Back in 1998 I bought a computer and connected it to the internet, I had had a previous and rather embarrassing brush with computers back in about 1970 with various bumpy moments while I was a sort of mechanic during the 70s, followed by 80s and 90s when I was mostly a sort of shop assistant who didn’t use one very much.
In the book business during the 90s the pressure to compute was very high because the bookshop trade reference books, like Books in Print and Book Auction Records, became progressively difficult and expensive to get on paper.
We went through a microfiche period which I think started in the early 80s and by the end of the 90s was becoming a redundant format, rather in the way the cassette tape, floppy disk, vhs tape and now the cd and dvd seem to have gone or be going.
I had a sort of feeling that my future as a shop assistant involved computers and the internet, I wasn’t quite sure of how this would work then and to be honest I am still not sure now.
We sell some books on the internet, mostly the local books we print and publish here in the bookshop and of course the computer allows us to print and publish them, selling secondhand books on the internet has not been particularly successful, on the other side of the coin nor has buying them.
I think the main attraction for me was writing things down online where lots of people would read them, or to be more realistic could read them, since I learnt to read on my own at around seven, but was never very keen on the writing part.
As some readers may know I was disabled as a child and one of the various things I had was sydenham's chorea, which made my hands shake, so I developed an aversion to writing things down on paper.
This aversion didn’t seem to extend to the keyboard, so for a bit I became something of a keyboard warrior, moaning about the council, Pleasurama and so on. For a while I did this on my own website and then on thanetonline blog, although to be honest it didn’t achieve very much, Pleasurama is still a deserted building site.
One thing that did happen is that my skill at typing developed until I could write at least as fast as anyone else using a pen. I don’t think I picked up much in the way of grammar on the way, but then writing for a screen isn’t the same as writing for paper, so I am not really sure that this mattered very much.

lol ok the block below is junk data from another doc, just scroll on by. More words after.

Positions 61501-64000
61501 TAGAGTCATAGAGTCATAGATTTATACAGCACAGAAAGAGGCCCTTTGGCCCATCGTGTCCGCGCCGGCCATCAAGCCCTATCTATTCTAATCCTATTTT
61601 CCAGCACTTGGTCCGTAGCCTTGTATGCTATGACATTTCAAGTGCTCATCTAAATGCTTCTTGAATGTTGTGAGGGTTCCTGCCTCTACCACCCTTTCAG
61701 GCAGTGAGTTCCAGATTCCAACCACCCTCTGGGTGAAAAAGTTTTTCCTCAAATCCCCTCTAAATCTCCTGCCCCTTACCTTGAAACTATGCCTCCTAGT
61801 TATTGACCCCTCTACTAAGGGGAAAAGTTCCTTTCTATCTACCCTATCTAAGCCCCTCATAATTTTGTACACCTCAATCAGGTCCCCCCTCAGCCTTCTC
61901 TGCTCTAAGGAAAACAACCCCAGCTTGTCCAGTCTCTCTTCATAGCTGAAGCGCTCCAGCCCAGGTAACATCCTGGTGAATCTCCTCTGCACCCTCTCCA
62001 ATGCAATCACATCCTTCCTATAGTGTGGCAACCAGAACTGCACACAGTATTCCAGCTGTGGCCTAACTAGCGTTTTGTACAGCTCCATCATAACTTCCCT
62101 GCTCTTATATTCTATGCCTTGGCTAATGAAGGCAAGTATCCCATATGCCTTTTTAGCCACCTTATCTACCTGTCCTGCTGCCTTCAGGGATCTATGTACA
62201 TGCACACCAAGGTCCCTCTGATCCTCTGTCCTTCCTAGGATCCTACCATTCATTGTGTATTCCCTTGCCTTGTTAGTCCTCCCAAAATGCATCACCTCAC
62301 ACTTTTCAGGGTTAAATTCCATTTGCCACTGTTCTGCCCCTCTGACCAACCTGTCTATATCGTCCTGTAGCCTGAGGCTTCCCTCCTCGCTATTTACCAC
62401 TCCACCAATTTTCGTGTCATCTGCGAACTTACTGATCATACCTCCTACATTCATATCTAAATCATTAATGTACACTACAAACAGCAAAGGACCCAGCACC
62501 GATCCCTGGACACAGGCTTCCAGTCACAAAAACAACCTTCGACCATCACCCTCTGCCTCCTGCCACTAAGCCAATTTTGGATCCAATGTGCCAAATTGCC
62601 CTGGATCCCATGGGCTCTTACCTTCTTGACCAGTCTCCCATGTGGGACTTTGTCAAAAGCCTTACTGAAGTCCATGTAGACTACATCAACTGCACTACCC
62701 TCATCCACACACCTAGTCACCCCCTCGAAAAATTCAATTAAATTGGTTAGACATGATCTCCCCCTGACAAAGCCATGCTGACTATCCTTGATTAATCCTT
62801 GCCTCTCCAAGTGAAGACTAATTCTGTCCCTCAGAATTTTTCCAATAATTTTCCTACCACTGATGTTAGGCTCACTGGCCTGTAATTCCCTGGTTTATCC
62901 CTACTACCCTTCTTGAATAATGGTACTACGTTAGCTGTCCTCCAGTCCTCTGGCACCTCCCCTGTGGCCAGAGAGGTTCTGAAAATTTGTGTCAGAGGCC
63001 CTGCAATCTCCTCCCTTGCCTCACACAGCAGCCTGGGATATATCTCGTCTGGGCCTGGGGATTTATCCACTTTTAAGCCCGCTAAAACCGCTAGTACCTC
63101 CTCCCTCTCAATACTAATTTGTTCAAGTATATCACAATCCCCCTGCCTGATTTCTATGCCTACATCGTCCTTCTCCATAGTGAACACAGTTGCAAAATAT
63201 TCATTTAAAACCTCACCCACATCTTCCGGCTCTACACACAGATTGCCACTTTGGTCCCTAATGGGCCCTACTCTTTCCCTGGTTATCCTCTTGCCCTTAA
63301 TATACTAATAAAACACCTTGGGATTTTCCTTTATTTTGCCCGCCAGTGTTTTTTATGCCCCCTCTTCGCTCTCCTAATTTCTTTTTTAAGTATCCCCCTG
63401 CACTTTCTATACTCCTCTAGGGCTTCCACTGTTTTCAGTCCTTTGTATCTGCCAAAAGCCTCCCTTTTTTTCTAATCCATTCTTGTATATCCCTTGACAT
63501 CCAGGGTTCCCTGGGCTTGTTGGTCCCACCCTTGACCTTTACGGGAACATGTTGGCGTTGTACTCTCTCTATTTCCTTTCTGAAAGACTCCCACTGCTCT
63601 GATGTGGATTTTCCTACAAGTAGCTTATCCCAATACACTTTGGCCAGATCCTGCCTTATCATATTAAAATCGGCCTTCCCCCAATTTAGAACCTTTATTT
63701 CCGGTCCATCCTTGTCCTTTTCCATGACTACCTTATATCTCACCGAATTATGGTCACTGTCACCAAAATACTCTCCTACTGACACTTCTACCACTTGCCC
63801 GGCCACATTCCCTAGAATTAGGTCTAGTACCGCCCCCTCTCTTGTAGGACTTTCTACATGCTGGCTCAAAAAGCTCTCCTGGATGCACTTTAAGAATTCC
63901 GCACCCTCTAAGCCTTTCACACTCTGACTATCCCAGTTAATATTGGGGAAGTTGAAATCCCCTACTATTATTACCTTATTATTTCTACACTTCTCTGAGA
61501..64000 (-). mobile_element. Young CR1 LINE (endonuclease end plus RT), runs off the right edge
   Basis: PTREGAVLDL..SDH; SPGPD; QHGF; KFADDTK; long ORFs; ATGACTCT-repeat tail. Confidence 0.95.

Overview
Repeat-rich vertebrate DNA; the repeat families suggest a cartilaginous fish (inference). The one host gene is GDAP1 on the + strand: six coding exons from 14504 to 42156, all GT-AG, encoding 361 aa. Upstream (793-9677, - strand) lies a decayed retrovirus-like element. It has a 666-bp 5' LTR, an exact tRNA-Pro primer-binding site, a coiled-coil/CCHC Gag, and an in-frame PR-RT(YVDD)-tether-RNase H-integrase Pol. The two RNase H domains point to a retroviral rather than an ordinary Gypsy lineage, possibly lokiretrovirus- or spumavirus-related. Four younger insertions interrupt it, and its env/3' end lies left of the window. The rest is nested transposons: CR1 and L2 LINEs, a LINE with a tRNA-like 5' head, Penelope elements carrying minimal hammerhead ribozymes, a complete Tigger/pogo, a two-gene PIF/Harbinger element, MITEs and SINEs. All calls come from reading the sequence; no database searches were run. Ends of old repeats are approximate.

Over time the social media side of the internet changed and when I first started the blog I could quite reasonably have open and uncontrolled anonymous comment without any problem, this would have been from about 2007 and by 2014 one of my new year’s predictions was that anonymous comment on the blog would be over by the end of the year.
Social media always has a tendency towards school playground behaviour and although I did go through and remove the worst of the comments, that seem to be directed towards real people, there are about three and a half thousand posts on the blog, so there are probably still quite a few comments that I would delete if I found them. With the new and much tougher data protection rules being proposed, which I think will include a much more stringent right to be forgotten package I am wondering what sort of liability I would have in terms of old comments.
With the blog it’s hosted by Google, so the liability would fall either with me, the person who left the comment or Google.
In practical terms old comments can be deleted by me, presumably Google and if the person who left the comment was signed on to their Goole Blogger account they can delete it too.
This opens a can of worms for people who have left comments under their own name but without being signed on in a way because they can’t delete them. There is also the whole area where someone has put something on the internet pretending to be someone else.
There is whole area of coming round after six cans of Special Brew or that second bottle of something that had very good reviews – depending on your class, and having made online comments that seemed sensible last night, but which you can’t actually remove in the morning, which to my mind is worth investigating.
A further area where this is an issue is online forms, where often you have no record of what you have said, like you would if you had sent someone an email and perhaps after you have filled the thing in you think you may have made a mistake, but all you are left with, if you are lucky is and email you can’t reply to, saying message received.
With an email you can at least read through what you said, look at your mistakes and send a further email correcting them.
In general though I think the worst of the problem is where you can publish something on the internet, where everyone can see it, that you can’t remove yourself.
There are some very big companies that allow you to do this including Google and major media sites, I have a feeling that when the government looks at this issue they are going to have to look hard at that one.
At the moment there is a tendency, from the top of the UK government downwards to try and treat the business of correspondence using the internet in a way that is directed towards tripping up the individual and making them feel uncomfortable.
My own method with email still dates back to when emails were considered an informal method of communication always start, Hi X (X being their Christian Name) there is a sense in which I am reluctant to change this, and another in which I feel I will perhaps have to.
Anyway in the first instance if you are vain enough to google your own name in parenthesis and it brings up something you said on here, that you would rather not have said, or there is someone saying something about you on this blog and you don’t like it.
First click on the title of the post, then copy the web address at the top of the browser, so I can find it too, then email me telling me about the problem, my email address is email@example.com